UP returned to GE some time later to order a revised version of the U50 to ride on traded-in C trucks from the 8500hp gas turbines. The U50Cs had flared radiators such as those found on U36Bs and the hoods were turned round compared to a U50 such that the radiators were in the middle of the hood. The distinctive blowers from the U50 were also missing. These U50Cs were supposed to include several refinements but their downfall was in using aluminium (rather than the normal copper) wiring which tended to easily catch fire. The U50Cs were well known for suffering from electrical fires, and the entire fleet of locos enjoyed only a short service life. Some sources have used the name U50B or even U50D to differentiate between the original B-B+B-B and C-C trucked U50s, though "officially" GE only referred to them as the U50 and the later U50C.
ALCO Century 855 #61
ALCO's offering was the most powerful diesel delivered up to that time in the US, and the largest loco that ALCO ever built. The Century 855 was a 5500hp loco (GM's DD35 and the GE U50s were both 5000hp) and ALCO built an A-B-A unit demonstrator set. Like the U50s, the C885s rode on 4 AAR type-B trucks with span bolsters. The Century 855s were not very reliable and these 3 locos were the only examples built.
Compared to the DD35 and U50, the C855 is a very "busy" looking loco with a design that looks as if it was cobbled together, and they had a distinctive fish-belly tank between the trucks. In comparison, the DD35 and U50 both show fairly clean, purposeful lines. The ALCO 251 prime movers in the C855's smoked in a typical ALCO fashion, and photos frequently show them under a large plume of black exhaust. In a letter from Rory O'Connor (an ex-UP employee who worked at North Platte), he stated that the C855s were superb locos on drag freights, but that it was their mechanical reliability and the pollution they caused (when America was getting very conscious of emissions) that was their eventual downfall.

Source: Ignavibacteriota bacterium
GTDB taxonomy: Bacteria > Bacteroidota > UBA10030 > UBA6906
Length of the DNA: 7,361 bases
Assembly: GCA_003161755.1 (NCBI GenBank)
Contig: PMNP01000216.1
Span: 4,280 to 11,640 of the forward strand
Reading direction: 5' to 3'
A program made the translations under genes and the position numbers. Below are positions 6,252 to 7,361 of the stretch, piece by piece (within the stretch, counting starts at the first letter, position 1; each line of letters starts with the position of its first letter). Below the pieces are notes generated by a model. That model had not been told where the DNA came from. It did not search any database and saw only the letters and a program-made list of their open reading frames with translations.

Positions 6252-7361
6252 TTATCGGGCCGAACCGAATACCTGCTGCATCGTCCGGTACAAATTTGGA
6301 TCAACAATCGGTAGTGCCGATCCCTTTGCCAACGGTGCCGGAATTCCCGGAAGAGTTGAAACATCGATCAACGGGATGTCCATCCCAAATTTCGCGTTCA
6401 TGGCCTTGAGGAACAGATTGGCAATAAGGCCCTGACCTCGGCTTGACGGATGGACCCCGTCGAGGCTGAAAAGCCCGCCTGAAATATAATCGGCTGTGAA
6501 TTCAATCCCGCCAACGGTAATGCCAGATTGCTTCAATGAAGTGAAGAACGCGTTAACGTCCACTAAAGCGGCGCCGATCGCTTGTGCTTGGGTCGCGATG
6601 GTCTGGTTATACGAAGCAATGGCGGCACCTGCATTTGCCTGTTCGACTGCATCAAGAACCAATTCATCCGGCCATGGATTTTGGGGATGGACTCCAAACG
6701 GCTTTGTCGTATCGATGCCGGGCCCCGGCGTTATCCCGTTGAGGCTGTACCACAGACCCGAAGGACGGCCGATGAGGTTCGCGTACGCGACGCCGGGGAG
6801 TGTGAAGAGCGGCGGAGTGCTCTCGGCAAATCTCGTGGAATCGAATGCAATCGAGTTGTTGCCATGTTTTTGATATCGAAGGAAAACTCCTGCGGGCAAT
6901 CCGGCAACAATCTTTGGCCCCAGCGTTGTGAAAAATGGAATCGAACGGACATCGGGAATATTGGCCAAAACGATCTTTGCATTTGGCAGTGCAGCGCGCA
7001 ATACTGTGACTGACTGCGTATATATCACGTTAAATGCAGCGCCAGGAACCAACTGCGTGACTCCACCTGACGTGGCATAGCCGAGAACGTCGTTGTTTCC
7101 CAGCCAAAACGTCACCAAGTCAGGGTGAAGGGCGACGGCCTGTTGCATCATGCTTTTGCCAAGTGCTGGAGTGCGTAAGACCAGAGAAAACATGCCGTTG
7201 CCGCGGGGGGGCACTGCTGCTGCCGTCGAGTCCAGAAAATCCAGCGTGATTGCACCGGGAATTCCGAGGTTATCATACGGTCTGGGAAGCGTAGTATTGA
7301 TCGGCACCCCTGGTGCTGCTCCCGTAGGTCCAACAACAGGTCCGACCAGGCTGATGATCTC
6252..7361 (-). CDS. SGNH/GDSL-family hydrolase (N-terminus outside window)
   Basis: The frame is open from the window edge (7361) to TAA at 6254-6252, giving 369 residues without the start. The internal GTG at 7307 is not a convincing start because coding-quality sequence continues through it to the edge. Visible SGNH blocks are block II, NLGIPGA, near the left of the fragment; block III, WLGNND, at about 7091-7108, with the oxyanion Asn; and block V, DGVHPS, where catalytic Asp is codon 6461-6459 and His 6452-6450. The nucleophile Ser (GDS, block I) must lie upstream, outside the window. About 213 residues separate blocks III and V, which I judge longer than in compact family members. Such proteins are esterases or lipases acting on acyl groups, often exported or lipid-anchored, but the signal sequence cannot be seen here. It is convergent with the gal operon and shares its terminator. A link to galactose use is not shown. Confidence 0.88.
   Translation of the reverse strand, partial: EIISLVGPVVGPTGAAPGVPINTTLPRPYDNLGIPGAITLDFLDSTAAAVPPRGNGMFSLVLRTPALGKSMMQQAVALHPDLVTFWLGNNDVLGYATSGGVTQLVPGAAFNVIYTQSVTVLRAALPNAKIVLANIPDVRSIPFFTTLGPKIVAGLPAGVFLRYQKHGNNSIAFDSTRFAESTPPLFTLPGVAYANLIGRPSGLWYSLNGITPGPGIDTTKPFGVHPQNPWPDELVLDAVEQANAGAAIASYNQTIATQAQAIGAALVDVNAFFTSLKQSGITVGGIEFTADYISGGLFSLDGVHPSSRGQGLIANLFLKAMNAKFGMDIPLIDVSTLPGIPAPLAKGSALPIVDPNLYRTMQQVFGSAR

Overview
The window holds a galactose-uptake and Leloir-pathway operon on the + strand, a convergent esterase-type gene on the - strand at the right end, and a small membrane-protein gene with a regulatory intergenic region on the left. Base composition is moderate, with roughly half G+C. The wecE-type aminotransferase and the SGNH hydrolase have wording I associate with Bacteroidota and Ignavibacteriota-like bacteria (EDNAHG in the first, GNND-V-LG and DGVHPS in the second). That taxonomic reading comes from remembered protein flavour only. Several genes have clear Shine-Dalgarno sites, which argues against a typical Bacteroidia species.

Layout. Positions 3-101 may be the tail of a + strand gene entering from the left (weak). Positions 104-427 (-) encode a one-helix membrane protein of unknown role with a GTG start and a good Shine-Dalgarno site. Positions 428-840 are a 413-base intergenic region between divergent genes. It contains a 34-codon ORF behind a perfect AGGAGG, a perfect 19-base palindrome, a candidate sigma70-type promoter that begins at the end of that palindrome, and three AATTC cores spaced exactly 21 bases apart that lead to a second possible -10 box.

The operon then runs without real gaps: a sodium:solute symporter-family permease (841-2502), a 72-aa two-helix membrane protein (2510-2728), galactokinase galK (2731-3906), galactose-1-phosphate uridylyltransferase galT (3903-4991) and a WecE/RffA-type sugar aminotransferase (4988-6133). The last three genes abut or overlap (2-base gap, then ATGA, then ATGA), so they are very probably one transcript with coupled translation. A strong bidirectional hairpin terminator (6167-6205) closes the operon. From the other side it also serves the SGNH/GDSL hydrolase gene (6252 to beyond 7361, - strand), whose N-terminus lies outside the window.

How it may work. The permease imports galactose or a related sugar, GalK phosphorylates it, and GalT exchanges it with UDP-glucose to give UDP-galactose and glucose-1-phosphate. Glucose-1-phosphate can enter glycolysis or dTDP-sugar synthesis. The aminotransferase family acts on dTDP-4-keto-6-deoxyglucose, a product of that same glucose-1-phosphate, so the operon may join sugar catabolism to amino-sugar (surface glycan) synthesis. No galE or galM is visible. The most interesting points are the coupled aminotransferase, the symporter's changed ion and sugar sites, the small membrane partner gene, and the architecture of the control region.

EMD DDA40X "Centennial" #6900
In 1968 the UP returned to GM for an improved version of the DD35A. The first example of the resulting loco was completed in record time to enable it to participate in the centenary celebrations for the driving of the Golden Spike at Promontory Point, Utah in May 1969. They were numbered in the 6900s and from that point on were frequently referred to as "Centennials".
The DDA40X had two 3300hp prime movers on a single chassis with flared radiators (as in the DD35A), but incorporates a "wide nose" cab. The name "wide cab" is misleading as the actual "cab" is always the full width of the loco, it is the short-hood that is either narrow or wide. Note: In the book "Centennials in Action", there is a copy of an EMD/GM delivery note that clearly identifies the loco as a DDA40X not DD40AX as sometimes quoted.
DDA40Xs frequently ran in pairs and often had a "fast-forty" SD40-2 between. The 8000 number series SD40-2s (fast forties) were geared to run at the same speed as the Centennials, 79mph as opposed to 69mph on other locos. In reality this seems to have made little difference as many photographs exist of Centennials running with "other" locos, and the "fast- forties" were eventually re-geared and returned to their assigned (and reserved) number slots in the 3000 range.
DDA40Xs are the only class of UP's double-diesels that have been preserved. In fact, one example is preserved by the UP and used for director's and other special trains.
Cockle, George R., Giants of the West, Overland Publications, Muncie Indiana, ISBN 0-916160-12-2 Keekley, Rev. Harold, Roaring U50's, George R Cockle and Assoc., Omaha, Nebraska, ISBN 0-916160-06-8 Cockle, George R., Centennials in Action, Overland Models, Muncie Indiana, ISBN 0-916160-05-X
[ last updated 31st Dec 2003 ]